The philosophy of privacy

Published: 15 August 2018 by Emma Martins

Thursday 15th November is World Philosophy Day, below our commissioner Emma Martins outlines why it is imperative that we apply a philosophical approach to matters of privacy.

Philosophy is, I would argue, something of interest in every area of our lives and privacy is no exception.

The word ‘philosophy’ comes from the Greek ‘philo’ – meaning love, and ‘sophos’ – meaning wisdom, so, philosophy is literally ‘love of wisdom’.

Philosophy is important because it allows us to develop critical and logical thinking skills which help us to decide what is and what isn’t true. Although it can be used to improve critical thinking and most people want to reason properly, it is often not given the priority it deserves because people who know the least about logic think they know quite a lot thanks to a  cognitive bias known as the Dunning-Kruger effect. Most people think they reason properly and understand logic but very few feel a need to improve their understanding of these things.

But we surely need wisdom in all aspects of our lives? Especially when we are talking about subjects which get to the very heart of what it is to be human, to understand our world, our values, and ourselves?

Privacy has historical origins in philosophical discourse, most notably Aristotle’s distinction between the public sphere of political activity and the private sphere relating to family and domestic life.

Although the modern world would be unrecognisable to early philosophers, the principles and importance of philosophy; of wisdom and thought, have never been more relevant and the tools of philosophy can help us to think better, more clearly, and with greater perspective about almost everything.

Technology is giving rise to new and fundamental questions about human relationships, autonomy and liberty. A philosophical analysis of the social dimension of these advances will ensure that we have technology serving humankind, rather than humankind serving technology.

Privacy is increasingly a matter of real daily concern with revelations around surveillance, manipulation and security breaches. We live in a big data society where our ‘digital exhaust’ leaves behind a trail of data which gives a comprehensive picture of our lives in its wake – who we know, how we are feeling, our shopping habits, our travel plans…everything! The way in which that information can be scrutinised, profited from, and manipulated has the potential to affect individuals and societies. So how, as individuals and societies, should we frame discussions around rights and responsibilities in our data driven world? The answer must begin with a love of wisdom. Because at its heart, privacy is fundamentally a philosophical question as it relates to treating people fairly (or not) and what the right thing to do is.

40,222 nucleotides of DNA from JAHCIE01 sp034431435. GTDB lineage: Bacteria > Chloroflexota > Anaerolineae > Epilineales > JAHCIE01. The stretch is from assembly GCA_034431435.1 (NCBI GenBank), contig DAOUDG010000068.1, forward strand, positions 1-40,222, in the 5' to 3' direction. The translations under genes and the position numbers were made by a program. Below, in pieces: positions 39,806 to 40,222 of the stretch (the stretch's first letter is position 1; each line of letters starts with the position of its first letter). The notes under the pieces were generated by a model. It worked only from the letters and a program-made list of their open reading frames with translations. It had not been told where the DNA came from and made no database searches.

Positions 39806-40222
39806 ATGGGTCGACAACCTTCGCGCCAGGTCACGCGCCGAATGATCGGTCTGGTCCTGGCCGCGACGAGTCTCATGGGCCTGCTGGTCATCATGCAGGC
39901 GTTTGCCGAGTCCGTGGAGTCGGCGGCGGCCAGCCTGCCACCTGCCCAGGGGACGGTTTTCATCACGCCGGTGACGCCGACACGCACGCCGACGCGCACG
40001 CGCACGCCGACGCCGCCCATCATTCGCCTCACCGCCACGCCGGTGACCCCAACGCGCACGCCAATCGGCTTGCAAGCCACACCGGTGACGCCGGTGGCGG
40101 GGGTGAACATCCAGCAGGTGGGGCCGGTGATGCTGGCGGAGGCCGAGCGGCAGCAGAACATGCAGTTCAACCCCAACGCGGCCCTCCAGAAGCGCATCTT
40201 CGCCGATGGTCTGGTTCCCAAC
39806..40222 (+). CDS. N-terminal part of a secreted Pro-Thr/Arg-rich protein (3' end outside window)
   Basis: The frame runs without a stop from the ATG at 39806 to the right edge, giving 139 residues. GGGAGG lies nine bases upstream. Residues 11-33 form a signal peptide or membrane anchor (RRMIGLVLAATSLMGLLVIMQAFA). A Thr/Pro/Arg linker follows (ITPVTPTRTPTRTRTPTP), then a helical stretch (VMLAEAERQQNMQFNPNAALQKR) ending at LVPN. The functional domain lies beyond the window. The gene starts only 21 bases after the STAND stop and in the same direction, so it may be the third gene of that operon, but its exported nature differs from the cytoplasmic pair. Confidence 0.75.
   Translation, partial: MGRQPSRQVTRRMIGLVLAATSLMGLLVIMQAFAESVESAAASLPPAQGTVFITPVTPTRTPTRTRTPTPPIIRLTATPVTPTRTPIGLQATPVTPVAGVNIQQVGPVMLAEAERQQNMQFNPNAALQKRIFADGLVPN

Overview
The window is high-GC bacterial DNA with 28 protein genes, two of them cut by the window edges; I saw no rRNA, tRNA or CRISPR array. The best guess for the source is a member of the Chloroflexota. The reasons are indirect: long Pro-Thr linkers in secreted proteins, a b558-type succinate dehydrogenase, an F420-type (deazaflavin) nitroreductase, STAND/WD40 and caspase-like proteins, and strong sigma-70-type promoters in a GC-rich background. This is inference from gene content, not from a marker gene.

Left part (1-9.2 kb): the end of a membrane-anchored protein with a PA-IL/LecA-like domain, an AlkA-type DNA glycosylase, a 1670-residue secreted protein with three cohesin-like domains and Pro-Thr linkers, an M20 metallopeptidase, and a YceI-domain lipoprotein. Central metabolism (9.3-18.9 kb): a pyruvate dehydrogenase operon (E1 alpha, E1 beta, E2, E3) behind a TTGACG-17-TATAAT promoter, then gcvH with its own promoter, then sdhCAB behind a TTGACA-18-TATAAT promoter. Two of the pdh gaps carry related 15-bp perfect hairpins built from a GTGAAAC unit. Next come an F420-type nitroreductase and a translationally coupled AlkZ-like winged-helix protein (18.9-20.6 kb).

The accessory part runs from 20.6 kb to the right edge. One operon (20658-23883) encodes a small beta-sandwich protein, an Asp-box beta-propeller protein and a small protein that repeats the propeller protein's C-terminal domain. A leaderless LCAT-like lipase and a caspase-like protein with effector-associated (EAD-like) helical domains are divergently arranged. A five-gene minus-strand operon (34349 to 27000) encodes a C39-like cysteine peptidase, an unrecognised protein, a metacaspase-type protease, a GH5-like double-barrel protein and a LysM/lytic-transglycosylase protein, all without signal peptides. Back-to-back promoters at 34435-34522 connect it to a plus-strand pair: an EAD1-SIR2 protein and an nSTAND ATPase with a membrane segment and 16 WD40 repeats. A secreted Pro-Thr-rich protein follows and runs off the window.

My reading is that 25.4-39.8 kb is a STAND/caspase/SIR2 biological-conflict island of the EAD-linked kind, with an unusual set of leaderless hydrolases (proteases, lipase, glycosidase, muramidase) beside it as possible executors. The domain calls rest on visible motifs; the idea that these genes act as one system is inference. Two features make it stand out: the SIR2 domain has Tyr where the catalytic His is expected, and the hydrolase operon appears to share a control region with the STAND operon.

Privacy itself is undeniably difficult to define and measure. If we are talking about the importance of privacy rights, where do those rights come from, what are they designed to do, can they be trumped and if so, by whom and in what circumstances? Philosophy in many cases is about deciding which goals and values are worthy to pursue – what ends are important. We can be scientific or pragmatic about pursuing goals in the most efficient manner, but it is important to have the right or most reasonable goals in the first place. Philosophy is a way of scrutinising ideas about which goals are the most important ones.

There are many challenging questions that surround the notion of privacy, but that is exactly why philosophical input is vital. If we reduce questions of privacy rights to binary matters of law, we risk hindering important discussions around the human condition.

Unlike other disciplines, philosophy does not seek to examine empirical facts. The tools of philosophy are important to individuals and to society because as long as we are not omniscient, facts by themselves are not a substitute for philosophy, just as philosophy is not a substitute for facts. Rather, it is about the intelligent and rational uses of those facts, and it is about the objective scrutiny of beliefs to see how clear and how reasonable they are in the light of the facts we have.

So philosophy encompasses not only logic but notions of a moral and ethical means of understanding. This goes a long way to explain the recent heightened interest around the role of ethics in matters of data privacy by data protection regulators, representing a long overdue acknowledgement that these are as much human, sociological challenges as they are legal and technical. Such interest is to be welcomed and nurtured.

So, whatever your profession or interest, let’s celebrate World Philosophy Day. For privacy professionals, do not underestimate the importance of wisdom. We must apply philosophical as well as legal analysis to the fast-evolving social, political and technological landscape if we are to engage with them as intelligent human beings.

Facts, knowledge and science help us live longer, philosophy helps us live better.

Excellence is never an accident. It is always the result of high intention, sincere effort, and intelligent execution. It represents the wise choice of many alternatives – choice, not chance determines your destiny.